couple walking at night
Last Week's Getaway:
Glen Echo Park

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 two young visitors and a ranger take a close look at the wall of bones
Visitors can reach out and touch the past at Dinosaur National Monument. (Photo ©Jeff Edwards)

two people examine rock art at Mckee Springs
Petroglyphs like these at McKee Springs reveal that many people walked this land before us. (NPS/Dan Johnson)

raft on a river
Two visitors and their raft are dwarfed by the rock walls along the Green River. (NPS photo)

visitors in the Quarry Exhibit HallHomepage photo: A family views the allosaurus and Jurassic mural on display in the Quarry Exhibit Hall.
(Photo ©Jeff Edwards)

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Dinosaur National Monument
Colorado, Utah

Dinosaurs loom large in my earliest childhood memories. Whether playing with dinosaur toys, watching cartoons or movies, or imagining myself in the world of the past, dinosaurs fascinated me. Dinosaur National Monument is a place where these animals move from our mind or the movie screen to reality. Visitors who step into the Quarry Exhibit Hall for the first time and are faced with the complexity and enormity of the skeletons encased in the rock, often just respond with “Wow.”

The wall of bones is a scientific wonder. Paleontologist Earl Douglass began excavation here in 1909. Through the years, researchers identified and removed ten different types of dinosaurs from the quarry. Allosaurus, Diplodocus, and Stegosaurus, names that many kids easily say, are among those discovered, along with other animals such as crocodiles, turtles, and clams. Museums around the world display dinosaurs that were discovered here. To me, these fossils are more than museum objects. These remains of once-living animals provide a glimpse of our planet, 149 million years ago. They are young and old, predator and prey. They mated, raised their young, defended territories, fought for survival, and eventually died. Encased in rock, they reveal the ever-changing story of life.

Fossils are only part of the story at Dinosaur National Monument. The geologic processes that preserved and exposed the fossils also created a dramatic landscape where upturned layers of rock reach for the sky and gentle slopes plummet over cliffs into canyons filled with raging rivers.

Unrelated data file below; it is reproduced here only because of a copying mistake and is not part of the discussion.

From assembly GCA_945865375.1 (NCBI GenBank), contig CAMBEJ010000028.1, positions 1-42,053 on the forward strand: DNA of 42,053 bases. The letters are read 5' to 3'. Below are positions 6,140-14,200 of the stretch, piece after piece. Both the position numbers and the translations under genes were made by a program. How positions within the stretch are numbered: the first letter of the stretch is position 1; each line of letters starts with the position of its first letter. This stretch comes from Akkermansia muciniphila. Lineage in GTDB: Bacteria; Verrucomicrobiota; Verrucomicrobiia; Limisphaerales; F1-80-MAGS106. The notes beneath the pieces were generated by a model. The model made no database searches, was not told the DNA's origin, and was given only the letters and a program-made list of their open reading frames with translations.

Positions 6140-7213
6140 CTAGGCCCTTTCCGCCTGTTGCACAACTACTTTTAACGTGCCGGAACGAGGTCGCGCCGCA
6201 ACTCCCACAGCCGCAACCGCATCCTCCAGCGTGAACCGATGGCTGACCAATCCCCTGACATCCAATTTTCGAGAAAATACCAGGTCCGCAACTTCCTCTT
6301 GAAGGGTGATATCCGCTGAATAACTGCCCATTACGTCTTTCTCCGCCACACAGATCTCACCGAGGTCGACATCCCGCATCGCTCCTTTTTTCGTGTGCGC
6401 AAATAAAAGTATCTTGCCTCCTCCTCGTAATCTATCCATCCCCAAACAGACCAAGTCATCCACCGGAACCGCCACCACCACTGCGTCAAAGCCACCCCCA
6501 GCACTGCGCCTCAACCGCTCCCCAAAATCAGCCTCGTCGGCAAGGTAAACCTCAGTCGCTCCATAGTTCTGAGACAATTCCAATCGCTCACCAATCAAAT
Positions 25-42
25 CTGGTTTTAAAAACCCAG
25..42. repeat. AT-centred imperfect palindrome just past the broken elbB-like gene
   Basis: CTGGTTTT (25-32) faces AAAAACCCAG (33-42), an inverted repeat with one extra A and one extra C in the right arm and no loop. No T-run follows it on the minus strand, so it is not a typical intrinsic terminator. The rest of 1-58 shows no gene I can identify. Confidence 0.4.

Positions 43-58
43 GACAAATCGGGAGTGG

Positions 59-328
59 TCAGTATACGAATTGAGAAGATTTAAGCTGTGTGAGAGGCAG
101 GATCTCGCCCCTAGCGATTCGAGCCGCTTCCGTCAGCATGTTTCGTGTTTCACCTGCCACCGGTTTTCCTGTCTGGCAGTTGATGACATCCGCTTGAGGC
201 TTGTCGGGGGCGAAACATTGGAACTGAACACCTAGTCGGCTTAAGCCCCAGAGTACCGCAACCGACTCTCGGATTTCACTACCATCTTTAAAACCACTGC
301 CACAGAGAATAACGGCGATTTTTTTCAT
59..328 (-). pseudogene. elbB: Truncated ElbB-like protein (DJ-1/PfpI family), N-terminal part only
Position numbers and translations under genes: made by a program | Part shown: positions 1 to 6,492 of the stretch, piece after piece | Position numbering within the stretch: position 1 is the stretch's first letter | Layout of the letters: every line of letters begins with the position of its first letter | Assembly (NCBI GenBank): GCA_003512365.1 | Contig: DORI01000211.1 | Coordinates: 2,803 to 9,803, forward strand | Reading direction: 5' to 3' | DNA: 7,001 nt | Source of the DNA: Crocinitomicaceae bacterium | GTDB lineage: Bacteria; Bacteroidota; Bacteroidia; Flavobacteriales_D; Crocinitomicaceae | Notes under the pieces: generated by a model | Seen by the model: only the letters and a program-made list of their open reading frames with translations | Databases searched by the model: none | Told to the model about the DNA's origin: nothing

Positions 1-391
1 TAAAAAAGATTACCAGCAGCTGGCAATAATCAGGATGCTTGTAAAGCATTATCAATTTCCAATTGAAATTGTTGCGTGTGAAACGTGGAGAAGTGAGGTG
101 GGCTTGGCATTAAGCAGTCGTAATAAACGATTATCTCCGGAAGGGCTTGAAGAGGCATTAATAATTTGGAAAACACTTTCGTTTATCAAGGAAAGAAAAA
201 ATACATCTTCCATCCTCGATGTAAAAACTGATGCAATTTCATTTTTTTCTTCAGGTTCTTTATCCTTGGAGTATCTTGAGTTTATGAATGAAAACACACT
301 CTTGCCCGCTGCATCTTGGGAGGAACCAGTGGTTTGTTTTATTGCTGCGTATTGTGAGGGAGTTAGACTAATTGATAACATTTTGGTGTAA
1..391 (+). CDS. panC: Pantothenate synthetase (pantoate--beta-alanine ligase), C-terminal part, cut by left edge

The Green River enters the canyons through the Gates of Lodore. John Wesley Powell named this and other features when he first navigated these waters and mapped the territory. Downstream at Echo Park, the Yampa River, the last naturally flowing river in the Colorado River system, joins the Green. Plans surfaced in the 1950s to drown these canyons behinds dams, but conservationists fought them. Their efforts allow us to experience the adventure of rafting Dinosaur's rivers.

Though Dinosaur might seem like a remote, harsh place, traces exist of the many people who have lived here. Archeological sites reveal early human settlement beginning nearly 7,000 years ago. Petroglyphs and pictographs depict the work of the Fremont Culture, who inhabited the area around 1,000 years ago. Generations of the Ute tribe hunted deer and elk along the rivers and ridges. More recently, homesteaders, ranchers, and even outlaws called this place home.

Dinosaur is also home for many modern-day plants and animals. The rivers, the range of elevations, and the meeting of the Colorado Plateau and the Rocky Mountains support a diversity of life. Prairie dogs and peregrine falcons, mule deer and moose, black bears and bighorn sheep, coyotes and cougars are all residents.

When you visit Dinosaur, you will no doubt marvel at the fossils, but be prepared to discover even more. Take a hike on the Sound of Silence trail, a scenic drive on the Harpers Corner Road, or sit underneath a shade tree beside Josie's homestead. Perhaps you'll find yourself saying “wow” over and over again.

By Dan Johnson, Chief of Interpretation and Visitor Services at Dinosaur National Monument